Sequences

2: Sequences

Definition of a Limit (more precise)

Definition

A sequence \(\{a_n\}\) has the limit \(L\) if
for every \(\epsilon >0 \) \(~~ \exists ~~N \backepsilon \)
if \(~~n > N \)
then
\(~~ |a_n - L| < \epsilon \)

Properties of Limits of Sequences

These properties are the same as the properties of limits of functions

Theorem:

Assume that the sequence \(\{a_n\}\) has a limit \(A\) and the sequence \(\{b_n\}\) has a limit \(B\).

Then,

  • \(\lim_{n\to\infty}\limits (a_n\pm b_n) = A \pm B\)
  • \(\lim_{n\to\infty}\limits (c a_n) = cA\)
  • \(\lim_{n\to\infty}\limits (a_n b_n) = A B\)
  • \(\lim_{n\to\infty}\limits (\frac{a_n }{b_n}) = \frac AB\) provided \(B\neq 0\)

Example:

The sequence \(\left\lbrace a_n \right\rbrace=\left\lbrace \frac{4n+3}{n} \right\rbrace\) has the limit \(4\) and the sequence \(\left\lbrace b_n \right\rbrace=\left\lbrace \frac{2n}{8n-1} \right\rbrace \) has the limit \(\frac{1}{4}\)

  1. Find \(\lim_{n\to\infty}\limits \left(\frac{a_n }{b_n}\right) \)
  2. Find \(\lim_{n\to\infty}\limits (a_n b_n)\)
  3. Find \(\lim_{n\to\infty}\limits \left(\frac{4n+3}{3n} \right)\)

Limits of Sequences as Functions

Theorem:
Suppose \(f\) is a function such that \(f(n) = a_n\) for all positive integers \(n\).
If \(\lim_{x\to\infty}\limits f(x)=L\), then the limit of the sequence \(\{a_n\}\) is also \(L\).
Definition:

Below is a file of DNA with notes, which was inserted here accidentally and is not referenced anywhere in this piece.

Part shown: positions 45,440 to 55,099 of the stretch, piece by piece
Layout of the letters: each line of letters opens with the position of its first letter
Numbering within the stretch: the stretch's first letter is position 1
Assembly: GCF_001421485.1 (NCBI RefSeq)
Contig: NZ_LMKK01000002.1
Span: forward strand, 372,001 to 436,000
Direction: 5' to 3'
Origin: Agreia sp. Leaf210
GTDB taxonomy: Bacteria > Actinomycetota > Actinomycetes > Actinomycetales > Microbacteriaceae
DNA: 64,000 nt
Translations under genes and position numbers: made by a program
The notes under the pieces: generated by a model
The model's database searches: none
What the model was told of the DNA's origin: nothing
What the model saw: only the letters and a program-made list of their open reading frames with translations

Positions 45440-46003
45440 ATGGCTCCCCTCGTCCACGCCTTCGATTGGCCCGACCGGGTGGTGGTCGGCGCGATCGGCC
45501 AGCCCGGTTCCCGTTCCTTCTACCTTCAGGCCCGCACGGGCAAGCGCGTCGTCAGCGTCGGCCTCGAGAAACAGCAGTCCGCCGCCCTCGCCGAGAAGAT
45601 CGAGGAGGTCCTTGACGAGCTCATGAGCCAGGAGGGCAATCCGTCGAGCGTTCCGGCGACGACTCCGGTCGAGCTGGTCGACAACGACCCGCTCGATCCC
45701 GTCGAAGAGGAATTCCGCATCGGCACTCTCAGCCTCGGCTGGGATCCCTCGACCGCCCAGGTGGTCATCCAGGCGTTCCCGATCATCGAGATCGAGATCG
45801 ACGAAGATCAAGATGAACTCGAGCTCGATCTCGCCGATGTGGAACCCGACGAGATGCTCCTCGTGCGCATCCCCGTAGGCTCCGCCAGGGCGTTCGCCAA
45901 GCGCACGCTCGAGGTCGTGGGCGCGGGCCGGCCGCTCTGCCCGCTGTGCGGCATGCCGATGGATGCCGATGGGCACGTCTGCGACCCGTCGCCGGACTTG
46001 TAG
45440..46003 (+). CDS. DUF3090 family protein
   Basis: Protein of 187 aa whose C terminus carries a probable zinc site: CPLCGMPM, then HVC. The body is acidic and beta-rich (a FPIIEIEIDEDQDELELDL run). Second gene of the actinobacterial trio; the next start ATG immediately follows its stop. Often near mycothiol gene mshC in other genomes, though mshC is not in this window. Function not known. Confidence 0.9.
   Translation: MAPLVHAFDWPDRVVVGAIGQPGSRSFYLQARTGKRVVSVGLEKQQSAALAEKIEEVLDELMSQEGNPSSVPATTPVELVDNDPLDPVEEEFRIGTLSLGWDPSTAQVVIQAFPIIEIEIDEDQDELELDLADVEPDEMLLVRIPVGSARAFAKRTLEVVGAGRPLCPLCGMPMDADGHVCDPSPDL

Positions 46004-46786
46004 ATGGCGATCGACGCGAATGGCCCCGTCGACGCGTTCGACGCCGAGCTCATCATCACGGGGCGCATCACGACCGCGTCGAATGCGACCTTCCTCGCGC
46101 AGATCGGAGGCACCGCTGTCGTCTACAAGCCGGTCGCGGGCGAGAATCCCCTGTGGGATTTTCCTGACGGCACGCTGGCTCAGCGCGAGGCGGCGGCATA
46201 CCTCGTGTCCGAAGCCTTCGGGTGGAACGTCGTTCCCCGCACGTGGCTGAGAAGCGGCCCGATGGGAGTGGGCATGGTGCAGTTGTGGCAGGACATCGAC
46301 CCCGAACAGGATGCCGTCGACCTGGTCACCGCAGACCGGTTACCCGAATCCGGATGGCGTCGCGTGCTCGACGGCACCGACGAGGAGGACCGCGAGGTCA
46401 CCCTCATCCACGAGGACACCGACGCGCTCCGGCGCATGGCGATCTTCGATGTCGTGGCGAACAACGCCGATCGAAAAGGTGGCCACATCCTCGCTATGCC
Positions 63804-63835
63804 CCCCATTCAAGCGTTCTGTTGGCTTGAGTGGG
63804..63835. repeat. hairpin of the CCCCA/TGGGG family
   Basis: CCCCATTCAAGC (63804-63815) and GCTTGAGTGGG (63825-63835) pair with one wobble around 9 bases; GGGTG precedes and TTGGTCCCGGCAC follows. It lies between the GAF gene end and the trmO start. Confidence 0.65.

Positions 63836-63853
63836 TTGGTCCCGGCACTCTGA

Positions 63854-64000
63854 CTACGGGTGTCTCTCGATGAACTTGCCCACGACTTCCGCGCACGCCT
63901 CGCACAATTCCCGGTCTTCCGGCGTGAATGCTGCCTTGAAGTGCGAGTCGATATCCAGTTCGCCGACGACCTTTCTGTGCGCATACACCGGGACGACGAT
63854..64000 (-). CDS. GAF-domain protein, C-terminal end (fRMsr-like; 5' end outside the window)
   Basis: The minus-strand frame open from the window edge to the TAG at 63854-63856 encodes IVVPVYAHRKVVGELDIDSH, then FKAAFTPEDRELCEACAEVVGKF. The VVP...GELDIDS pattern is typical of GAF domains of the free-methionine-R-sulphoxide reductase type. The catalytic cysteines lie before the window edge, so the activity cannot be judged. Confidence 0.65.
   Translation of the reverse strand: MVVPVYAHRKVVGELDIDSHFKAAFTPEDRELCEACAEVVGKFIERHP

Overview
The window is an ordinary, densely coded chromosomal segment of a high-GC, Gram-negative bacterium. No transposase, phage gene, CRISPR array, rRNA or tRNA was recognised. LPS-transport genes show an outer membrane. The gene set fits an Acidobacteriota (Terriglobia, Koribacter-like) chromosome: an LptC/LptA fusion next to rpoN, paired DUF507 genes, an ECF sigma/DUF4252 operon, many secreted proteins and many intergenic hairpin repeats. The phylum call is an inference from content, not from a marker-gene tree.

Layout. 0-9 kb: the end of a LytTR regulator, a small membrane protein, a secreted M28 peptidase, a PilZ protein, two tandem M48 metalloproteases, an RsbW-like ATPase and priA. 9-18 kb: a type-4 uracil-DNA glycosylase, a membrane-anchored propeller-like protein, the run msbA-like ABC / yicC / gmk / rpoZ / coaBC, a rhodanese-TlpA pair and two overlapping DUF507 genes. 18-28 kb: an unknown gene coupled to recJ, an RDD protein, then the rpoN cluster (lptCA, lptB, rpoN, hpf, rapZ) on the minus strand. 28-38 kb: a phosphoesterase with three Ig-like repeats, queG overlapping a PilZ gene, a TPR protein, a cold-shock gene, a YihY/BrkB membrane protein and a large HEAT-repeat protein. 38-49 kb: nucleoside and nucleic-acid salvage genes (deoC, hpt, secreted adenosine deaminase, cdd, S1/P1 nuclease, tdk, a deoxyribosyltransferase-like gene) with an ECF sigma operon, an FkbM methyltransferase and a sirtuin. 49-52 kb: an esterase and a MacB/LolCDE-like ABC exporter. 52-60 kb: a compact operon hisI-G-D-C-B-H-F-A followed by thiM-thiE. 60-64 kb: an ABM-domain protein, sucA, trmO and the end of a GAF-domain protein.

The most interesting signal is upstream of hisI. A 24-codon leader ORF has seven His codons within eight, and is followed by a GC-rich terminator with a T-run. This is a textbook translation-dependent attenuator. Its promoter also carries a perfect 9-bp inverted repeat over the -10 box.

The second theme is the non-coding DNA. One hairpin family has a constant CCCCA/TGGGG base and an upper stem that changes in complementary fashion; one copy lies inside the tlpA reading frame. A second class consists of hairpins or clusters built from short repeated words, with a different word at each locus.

\(\lim_{n\to\infty} \limits a_n=\infty\) means that for every positive number \(M\) there is an integer \(N\) such that if \(n>N\) then \(a_n > M\)

Example:

Find the limit of the sequence \(\left \{\frac{\sin(n)}{n}\right \}\)

Two useful Theorems:

Squeeze Theorem

If \( a_n \leq b_n \leq c_n \) and \(\displaystyle \lim_{n\to \infty}{a_n} = \lim_{n\to \infty}{c_n} = L\), then \(\displaystyle \lim_{n\to \infty} b_n=L\)


Absolute Value Theorem

If \(\lim_{n\to \infty} |a_n| = 0\), then \(\lim_{n\to \infty} a_n = 0\)

Example:

Evaluate \(\displaystyle \lim_{n\to\infty} \frac{(-1)^n}{n}\) if it exists

\(\displaystyle \lim_{n\to\infty} \left \vert \frac{(-1)^n}{n} \right \vert = \lim_{n\to\infty} \frac{1}{n} =0 \) So

\(\displaystyle \lim_{n\to\infty} \frac{(-1)^n}{n} =0 \)

Example:

Use the squeeze theorem to evaluate \(\displaystyle \lim_{n\to\infty} \frac{\sin(n)}{n}\) if it exists

Note

The geometric sequence \(\{r^n\}\) is convergent if \(-1 \lt r \leq 1\) and divergent for all other values of \(r\).

Futhermore, \[ \lim_{n\to\infty} = \begin{cases}0 & \text{ if } -1\lt r \lt 1 \\ 1 & \text{ if } r = 1\end{cases} \]

Defnition

A sequence \(\{a_n\}\) is increasing if \(a_n \lt a_{n+1}\)

A sequence \(\{a_n\}\) is decreasing if \(a_n \gt a_{n+1}\)

A sequence \(\{a_n\}\) is monotonic if it is increasing or decreasing

Definition

A sequence \(\{a_n\}\) is bounded above if there exists a number \(M\) such that

\[ a_n \leq M ~~\forall~ n \geq 1\]

A sequence \(\{a_n\}\) is bounded above if there exists a number \(m\) such that

\[ a_n \geq m ~~\forall~ n \geq 1\]

A sequence \(\{a_n\}\) is bounded if it is bounded above and below

Theorem

Every bounded, monotonic sequence is convergent.

Example

Determine whether or not the sequence \(\{e^{1/n}\}\) converges.

Growth Rates of Functions

There exists an \(N\) such that if \(n>N\), the following is true

\[\ln^p(n) \lt n^q \lt n^q \ln^r(n) \lt n^{q+s} \lt b^n \lt n! \lt n^n \]

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By jkesler

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